So, Elizabeth, too, was living in divine expectation, and now the child in her womb was alerting her that the Lord had come to her home. Filled with the Holy Spirit, she said, “Blessed are you among women, and blessed is the fruit of your womb! But why is this granted to me, that the mother of my Lord should come to me? For indeed, as soon as the voice of your greeting sounded in my ears, the babe leaped in my womb for joy. Blessed is she who believed, for there will be a fulfillment of those things which were told her from the Lord” (Luke vv. 42-45). Elizabeth’s expectation had increased and now included expectation for the promise that had been given to Mary. At this, Mary poured out her all her ponderings in a song of praise.
My soul magnifies the Lord,
    and my spirit has rejoiced in God my Savior.
For He has regarded the lowly state of His maidservant;
For behold, henceforth all generations will call me blessed.
    For He who is mighty has done great things for me,
    and holy is His name.
And His mercy is on those who fear Him
    from generation to generation.
He has shown strength with His arm;
    He has scattered the proud in the imagination of their hearts.
He has put down the mighty from their thrones,
    and exalted the lowly.
He has filled the hungry with good things,
    and the rich He has sent away empty.
He has helped His servant Israel,
    in remembrance of His mercy,
As He spoke to our fathers,
    to Abraham and to his seed forever.”
(Luke 1:46-55)
See how big her expectation. It was not just about what God was doing for her but what He was doing for Israel and, more than that, how He was fulfilling the word He spoke to Abraham. This was the promise that He would bless all the families of the world through the seed of Abraham. Mary’s expectation was as big as the world. Even though she had not yet given birth to Jesus, she counted God’s promise to Abraham as fulfilled. For whatever God has begun, He will bring to completion.

Advent is a season of great expectation. A season for believing the fulfillment of all that God has promised. A season for presenting ourselves to the Lord and saying, “Behold the servant of the Lord! Let it be to me according to your word.”

Let Earth Receive Her King
Let Earth Receive Her King
Advent, Christmas and the Kingdom of God
by Jeff Doles

Preview with Amazon’s “Look Inside.”

Available in paperback and Kindle (Amazon), epub (Google and iTunes) and PDF.

Wednesday, April 22, 2009

Forty Days Opening Their Understanding

And He opened their understanding, that they might comprehend the Scriptures. (Luke 24:45)
Jesus had been with the disciples for three years, living with them, leading them, teaching them, ministering with them, even sending them out to do the work of the ministry. But for some reason, they still just did not get it. Even His death and resurrection came as a surprise to them, though Jesus had foretold them of these things more than once.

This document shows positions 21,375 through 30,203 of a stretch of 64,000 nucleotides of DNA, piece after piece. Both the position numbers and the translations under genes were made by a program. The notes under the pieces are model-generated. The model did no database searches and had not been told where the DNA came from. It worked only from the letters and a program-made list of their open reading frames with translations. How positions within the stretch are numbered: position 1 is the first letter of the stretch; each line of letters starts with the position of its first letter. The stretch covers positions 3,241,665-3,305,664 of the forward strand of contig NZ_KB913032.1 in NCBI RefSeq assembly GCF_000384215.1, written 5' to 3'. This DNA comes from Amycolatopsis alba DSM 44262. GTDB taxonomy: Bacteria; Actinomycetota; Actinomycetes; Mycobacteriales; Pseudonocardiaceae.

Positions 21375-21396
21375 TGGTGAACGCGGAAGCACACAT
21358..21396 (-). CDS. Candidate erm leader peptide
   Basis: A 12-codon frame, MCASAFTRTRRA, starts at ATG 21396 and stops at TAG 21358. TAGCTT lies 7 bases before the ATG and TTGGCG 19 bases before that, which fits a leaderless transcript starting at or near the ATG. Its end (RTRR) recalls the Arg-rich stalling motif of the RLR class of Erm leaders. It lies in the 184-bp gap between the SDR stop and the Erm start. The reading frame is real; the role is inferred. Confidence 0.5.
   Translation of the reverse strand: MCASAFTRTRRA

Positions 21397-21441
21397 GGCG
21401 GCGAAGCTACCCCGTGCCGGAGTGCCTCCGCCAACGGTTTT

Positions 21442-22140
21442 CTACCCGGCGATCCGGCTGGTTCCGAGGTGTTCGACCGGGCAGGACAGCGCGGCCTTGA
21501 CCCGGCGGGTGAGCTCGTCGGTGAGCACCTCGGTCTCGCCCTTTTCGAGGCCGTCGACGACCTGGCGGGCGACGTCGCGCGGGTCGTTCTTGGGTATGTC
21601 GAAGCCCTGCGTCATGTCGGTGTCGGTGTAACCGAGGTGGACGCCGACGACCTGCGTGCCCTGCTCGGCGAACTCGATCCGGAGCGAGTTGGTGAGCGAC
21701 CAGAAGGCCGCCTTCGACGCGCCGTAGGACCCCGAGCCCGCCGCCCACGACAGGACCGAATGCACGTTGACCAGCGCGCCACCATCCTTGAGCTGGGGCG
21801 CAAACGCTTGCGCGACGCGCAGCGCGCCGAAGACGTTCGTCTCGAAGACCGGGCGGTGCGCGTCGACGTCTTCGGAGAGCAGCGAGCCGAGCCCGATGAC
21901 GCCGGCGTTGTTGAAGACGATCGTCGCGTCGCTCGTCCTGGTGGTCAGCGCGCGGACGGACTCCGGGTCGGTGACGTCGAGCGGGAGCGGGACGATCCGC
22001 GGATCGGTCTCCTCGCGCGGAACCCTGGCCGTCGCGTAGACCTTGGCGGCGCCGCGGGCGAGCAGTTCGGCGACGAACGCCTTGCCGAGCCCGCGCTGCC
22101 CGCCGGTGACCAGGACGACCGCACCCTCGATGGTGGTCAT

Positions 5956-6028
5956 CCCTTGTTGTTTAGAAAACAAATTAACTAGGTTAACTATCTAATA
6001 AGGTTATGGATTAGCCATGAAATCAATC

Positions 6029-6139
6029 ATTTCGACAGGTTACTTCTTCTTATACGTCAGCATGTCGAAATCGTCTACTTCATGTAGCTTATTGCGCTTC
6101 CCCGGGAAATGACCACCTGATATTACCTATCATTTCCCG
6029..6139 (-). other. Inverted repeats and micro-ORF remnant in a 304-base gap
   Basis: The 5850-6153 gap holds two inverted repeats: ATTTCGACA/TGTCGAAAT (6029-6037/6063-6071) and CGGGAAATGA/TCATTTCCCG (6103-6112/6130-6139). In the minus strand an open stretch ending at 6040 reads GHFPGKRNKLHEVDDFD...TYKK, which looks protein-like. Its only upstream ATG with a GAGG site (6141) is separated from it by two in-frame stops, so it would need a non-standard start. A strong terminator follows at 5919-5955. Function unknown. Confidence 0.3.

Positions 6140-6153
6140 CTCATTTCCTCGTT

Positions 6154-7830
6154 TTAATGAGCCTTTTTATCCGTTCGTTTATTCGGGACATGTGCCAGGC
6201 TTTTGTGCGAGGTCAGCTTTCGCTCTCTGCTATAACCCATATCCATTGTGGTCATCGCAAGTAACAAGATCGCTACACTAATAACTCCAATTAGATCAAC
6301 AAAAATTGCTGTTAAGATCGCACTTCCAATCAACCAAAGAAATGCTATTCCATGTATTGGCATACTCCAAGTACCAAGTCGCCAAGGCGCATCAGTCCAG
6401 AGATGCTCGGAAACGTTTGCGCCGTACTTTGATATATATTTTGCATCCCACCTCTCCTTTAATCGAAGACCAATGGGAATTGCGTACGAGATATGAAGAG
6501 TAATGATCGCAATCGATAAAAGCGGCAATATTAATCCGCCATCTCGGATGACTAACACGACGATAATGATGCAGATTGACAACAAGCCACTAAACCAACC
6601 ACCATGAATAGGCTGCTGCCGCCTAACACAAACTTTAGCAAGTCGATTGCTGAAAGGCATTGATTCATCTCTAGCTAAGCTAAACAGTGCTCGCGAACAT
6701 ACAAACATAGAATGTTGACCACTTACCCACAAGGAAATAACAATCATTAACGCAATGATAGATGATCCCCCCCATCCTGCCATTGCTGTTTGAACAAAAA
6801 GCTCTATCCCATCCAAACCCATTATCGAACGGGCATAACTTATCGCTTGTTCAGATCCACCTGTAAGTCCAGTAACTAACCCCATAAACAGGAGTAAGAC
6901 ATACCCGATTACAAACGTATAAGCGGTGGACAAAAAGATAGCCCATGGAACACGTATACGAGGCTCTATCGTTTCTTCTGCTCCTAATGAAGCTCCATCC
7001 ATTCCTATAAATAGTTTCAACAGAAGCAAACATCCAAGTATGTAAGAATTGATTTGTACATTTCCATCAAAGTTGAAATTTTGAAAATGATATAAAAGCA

Now He suddenly appeared before them, inviting them to touch His hands and feet. This was no ghost they were dealing with. This was flesh and blood — Jesus in His resurrection. After eating some broiled fish and honeycomb, He said,
These are the words which I spoke to you while I was still with you, that all things must be fulfilled which were written in the Law of Moses and the Prophets and the Psalms concerning Me. (Luke 24:44)
Luke’s comment at this point is, “And He opened their understanding, that they might comprehend the Scriptures.” The Greek word for “opened” means to open thoroughly. The word for “understanding” is the word for “mind.” Jesus thoroughly opened their minds. There were now no obstructions to impede their understanding of these things. It had been in the Law and the Prophets and the Psalms all along, they just never understood it before. To be fair, we should recognize the truth of what Paul said,
For what man knows the things of a man except the spirit of the man which is in him? Even so no one knows the things of God except the Spirit of God. Now we have received, not the spirit of the world, but the Spirit who is from God, that we might know the things that have been freely given to us by God. (2 Corinthians 2:11-12)
We have been conditioned by the world too much to recognize spiritual realities. The spirit of the world can never understand these things, they must be revealed to us by the Spirit of God. That is what happened with the disciples: Jesus caused them to “comprehend.” The Greek word means to “put together.” They were now able to add up all that Jesus had taught them and all the Scriptures had taught them and bring it all together into one magnificent picture. Jesus continued:
Thus it is written, and thus it was necessary for the Christ to suffer and to rise from the dead the third day, and that repentance and remission of sins should be preached in His name to all nations, beginning at Jerusalem. And you are witnesses of these things. Behold, I send the Promise of My Father upon you; but tarry in the city of Jerusalem until you are endued with power from on high. (Luke 24:46-49)
Now they got it. It was all making sense for them as it never had before. But there was more. They were about to receive the “Promise of the Father,” power from heaven. This was the promise of the Holy Spirit, who came upon them at Pentecost! Now they would be able to take this glorious portrait of Jesus and present it to the nations in a living and powerful way.

By His Spirit, God opens our understanding to comprehend that the Scriptures, the witness of God’s eternal plan and redemptive purpose for all the nations of the world, all comes together in the Lord Jesus Christ.